Educators

Comprehensive tutorials, screencasts and videos developed for users of each database will be useful in formal or informal, classroom or distance learning contexts. Development of databases offers an ideal opportunity for graduate student education. Specific objectives include: 1) establishing cooperative Community-of-Practice-like interactions between the crop-specific curators and the core personnel that encourages the appropriate development and extension of resources; 2) small-group, face-to-face workshops in Pullman, WA to facilitate transfer of expertise between participants and common establishment of priorities; 3) focused teaching modules for use in classroom or web-based delivery platforms that familiarize users and potential users with available resources and provide appropriate training.

Consumers

Consumers will be provided with higher quality, more nutritious and environmentally friendly fruits, vegetables and staple crops as a result of the use of the output of this NRSP.

Funding Agencies

Researchers increasingly rely on access to community databases to enable their research. Before NRSP10 was funded, its component databases largely relied on short-term funding from federal agencies, making them very vulnerable to loss of highly skilled personnel, valuable data and functionality, if/when there was a break, or potential break, in funding. The results from the proposed sustainability study will help identify the best economic and labor models to support core Tripal and the NRSP10 databases and reduce reliance on State Agricultural Experiment Stations and federal funding. The results of this analysis by Phoenix Bioinformatics, the group who successfully moved TAIR to a subscription model, will provide ideas and guidance for other GGB databases faced with similar challenges.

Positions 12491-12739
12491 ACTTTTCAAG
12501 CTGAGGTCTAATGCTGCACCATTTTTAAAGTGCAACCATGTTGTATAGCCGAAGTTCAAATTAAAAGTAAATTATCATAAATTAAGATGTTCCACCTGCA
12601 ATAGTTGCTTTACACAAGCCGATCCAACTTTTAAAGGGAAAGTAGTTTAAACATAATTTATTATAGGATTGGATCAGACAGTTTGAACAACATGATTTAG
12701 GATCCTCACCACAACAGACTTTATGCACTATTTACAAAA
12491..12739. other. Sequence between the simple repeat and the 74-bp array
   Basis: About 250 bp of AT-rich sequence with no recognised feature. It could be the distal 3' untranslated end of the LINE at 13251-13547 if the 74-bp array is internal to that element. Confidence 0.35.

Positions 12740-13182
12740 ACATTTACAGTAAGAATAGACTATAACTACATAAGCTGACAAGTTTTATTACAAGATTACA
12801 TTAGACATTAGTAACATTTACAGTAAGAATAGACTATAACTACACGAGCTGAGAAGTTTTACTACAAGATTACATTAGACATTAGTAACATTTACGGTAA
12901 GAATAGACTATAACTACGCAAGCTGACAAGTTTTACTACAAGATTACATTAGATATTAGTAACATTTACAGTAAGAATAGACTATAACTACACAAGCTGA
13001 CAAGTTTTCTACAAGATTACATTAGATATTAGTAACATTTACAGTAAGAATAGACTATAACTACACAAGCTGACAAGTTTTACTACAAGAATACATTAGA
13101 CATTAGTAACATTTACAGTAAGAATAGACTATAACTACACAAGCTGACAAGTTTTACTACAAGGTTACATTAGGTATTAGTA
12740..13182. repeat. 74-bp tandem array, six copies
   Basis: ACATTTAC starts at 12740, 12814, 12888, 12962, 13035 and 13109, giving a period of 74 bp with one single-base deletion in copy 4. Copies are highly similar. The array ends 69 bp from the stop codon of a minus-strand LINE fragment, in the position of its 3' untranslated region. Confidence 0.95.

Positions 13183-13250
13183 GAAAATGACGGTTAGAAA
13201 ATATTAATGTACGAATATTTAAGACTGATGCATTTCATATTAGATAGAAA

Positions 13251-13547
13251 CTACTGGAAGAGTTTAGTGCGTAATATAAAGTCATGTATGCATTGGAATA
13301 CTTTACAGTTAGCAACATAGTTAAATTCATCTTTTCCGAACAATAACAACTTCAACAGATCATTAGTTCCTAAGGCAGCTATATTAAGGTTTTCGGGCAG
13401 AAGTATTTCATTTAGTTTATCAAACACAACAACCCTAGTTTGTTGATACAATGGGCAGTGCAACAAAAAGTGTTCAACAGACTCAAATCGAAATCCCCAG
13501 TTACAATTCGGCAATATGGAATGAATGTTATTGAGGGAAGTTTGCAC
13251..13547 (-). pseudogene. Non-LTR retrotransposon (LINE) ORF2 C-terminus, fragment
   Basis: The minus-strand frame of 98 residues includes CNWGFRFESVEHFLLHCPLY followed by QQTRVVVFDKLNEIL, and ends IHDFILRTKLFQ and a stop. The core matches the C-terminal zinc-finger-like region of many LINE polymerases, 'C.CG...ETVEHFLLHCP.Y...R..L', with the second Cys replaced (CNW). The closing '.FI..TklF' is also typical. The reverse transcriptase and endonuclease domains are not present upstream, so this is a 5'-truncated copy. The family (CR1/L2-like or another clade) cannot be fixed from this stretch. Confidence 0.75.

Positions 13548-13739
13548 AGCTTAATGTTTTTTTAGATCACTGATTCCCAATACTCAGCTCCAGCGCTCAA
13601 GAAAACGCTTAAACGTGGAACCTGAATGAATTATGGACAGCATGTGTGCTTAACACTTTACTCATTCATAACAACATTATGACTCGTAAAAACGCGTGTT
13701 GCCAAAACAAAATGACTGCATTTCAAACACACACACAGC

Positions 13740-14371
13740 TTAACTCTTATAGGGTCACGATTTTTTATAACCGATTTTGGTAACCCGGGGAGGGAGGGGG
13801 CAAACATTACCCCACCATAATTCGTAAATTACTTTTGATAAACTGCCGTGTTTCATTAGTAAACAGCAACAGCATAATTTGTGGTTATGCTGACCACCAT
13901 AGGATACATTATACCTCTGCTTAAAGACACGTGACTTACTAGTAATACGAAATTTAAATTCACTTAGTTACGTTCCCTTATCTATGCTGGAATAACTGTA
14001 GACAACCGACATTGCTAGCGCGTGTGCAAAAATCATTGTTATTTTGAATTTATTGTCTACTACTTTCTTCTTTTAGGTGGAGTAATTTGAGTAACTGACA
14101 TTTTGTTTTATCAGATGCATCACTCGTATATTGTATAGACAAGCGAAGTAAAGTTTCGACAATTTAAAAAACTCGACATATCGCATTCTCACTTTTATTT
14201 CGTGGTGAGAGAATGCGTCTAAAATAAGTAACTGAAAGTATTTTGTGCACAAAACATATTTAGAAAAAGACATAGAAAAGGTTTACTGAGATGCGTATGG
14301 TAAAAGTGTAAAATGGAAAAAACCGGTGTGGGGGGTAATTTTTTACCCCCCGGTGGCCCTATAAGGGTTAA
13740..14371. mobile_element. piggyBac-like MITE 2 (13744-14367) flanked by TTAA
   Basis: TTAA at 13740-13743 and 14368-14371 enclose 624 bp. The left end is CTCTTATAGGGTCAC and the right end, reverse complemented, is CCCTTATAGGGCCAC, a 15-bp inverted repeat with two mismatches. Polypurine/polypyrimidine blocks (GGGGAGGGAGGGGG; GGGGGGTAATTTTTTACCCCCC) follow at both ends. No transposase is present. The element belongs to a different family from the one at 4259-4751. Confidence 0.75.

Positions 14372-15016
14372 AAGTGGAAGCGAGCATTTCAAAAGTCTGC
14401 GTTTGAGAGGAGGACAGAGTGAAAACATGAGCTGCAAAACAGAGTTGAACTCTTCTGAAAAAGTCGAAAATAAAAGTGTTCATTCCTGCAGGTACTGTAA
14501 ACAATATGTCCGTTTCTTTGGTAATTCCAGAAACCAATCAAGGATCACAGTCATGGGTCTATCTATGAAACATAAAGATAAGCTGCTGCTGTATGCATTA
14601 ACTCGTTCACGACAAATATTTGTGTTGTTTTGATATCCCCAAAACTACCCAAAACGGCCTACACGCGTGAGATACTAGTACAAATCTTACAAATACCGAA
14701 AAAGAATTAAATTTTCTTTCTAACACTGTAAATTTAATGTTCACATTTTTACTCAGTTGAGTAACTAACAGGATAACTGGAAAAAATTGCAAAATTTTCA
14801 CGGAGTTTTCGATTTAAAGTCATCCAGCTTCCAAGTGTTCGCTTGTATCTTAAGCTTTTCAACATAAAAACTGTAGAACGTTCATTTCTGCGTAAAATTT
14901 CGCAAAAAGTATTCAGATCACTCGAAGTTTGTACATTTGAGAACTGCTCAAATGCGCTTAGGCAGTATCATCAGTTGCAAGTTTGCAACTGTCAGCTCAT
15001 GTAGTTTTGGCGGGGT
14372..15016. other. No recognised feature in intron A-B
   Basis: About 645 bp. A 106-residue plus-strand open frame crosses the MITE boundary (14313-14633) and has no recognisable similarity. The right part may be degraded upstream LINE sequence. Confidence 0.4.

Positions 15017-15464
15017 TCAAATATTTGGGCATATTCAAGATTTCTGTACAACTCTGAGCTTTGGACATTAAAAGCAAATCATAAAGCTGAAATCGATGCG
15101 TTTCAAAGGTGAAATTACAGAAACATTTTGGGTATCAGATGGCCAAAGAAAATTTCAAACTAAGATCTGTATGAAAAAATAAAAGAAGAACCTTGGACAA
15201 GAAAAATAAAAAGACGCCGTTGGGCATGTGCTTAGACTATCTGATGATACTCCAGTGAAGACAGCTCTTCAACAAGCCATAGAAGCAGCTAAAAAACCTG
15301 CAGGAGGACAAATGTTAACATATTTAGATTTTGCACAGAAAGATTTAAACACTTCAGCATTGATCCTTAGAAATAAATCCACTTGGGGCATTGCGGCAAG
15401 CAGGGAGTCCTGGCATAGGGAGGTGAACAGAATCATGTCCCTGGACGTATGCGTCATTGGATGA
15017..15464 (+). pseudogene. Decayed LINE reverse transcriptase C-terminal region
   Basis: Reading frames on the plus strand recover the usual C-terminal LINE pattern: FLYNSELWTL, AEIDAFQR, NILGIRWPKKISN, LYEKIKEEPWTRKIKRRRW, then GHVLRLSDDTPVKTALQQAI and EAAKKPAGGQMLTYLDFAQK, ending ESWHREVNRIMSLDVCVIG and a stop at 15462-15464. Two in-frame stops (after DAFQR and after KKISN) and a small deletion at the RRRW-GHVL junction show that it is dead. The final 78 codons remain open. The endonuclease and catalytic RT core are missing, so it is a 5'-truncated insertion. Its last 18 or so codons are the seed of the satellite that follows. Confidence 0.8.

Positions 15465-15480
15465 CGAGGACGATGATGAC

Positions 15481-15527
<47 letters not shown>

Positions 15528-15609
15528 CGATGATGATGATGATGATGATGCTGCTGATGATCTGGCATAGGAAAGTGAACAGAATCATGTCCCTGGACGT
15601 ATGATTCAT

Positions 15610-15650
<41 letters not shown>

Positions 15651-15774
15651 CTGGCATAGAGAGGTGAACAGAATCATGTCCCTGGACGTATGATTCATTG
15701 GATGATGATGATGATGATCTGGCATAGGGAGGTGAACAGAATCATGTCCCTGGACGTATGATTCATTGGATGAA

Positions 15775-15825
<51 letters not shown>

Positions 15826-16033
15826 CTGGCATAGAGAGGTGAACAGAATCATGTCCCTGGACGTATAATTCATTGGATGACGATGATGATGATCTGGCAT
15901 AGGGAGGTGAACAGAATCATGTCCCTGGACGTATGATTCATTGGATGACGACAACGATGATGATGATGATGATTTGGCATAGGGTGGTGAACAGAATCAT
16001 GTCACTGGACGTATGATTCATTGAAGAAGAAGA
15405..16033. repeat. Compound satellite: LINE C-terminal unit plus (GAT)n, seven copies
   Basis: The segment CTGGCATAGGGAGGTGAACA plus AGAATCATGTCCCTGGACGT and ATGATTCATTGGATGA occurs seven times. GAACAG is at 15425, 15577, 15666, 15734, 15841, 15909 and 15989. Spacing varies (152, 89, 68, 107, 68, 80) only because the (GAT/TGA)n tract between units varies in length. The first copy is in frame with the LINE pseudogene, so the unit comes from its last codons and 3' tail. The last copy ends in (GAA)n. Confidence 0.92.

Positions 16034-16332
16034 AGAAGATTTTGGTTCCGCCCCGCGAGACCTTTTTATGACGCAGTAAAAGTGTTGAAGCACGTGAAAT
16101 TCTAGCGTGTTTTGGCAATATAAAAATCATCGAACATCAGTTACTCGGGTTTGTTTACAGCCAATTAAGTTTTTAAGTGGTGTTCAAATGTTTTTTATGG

Crop Production Industry

Several industries, led by key commodity associations (rosaceous tree fruit, cotton, citrus, and dry pea and lentil), have provided funding and are participating in building and populating our target databases. This NRSP will ultimately benefit each of these crop industries since it will significantly enhance current, highly-utilized databases and expedite the development of cultivars that are competitive, profitable, sustainable and climate-adaptable. Our core strategy will allow additional crops to be added to the list on demand as support for further crop-specific efforts is generated. Continuation of this NRSP should substantially lower the expenses needed for a commodity to establish a database and the associated analytical tools.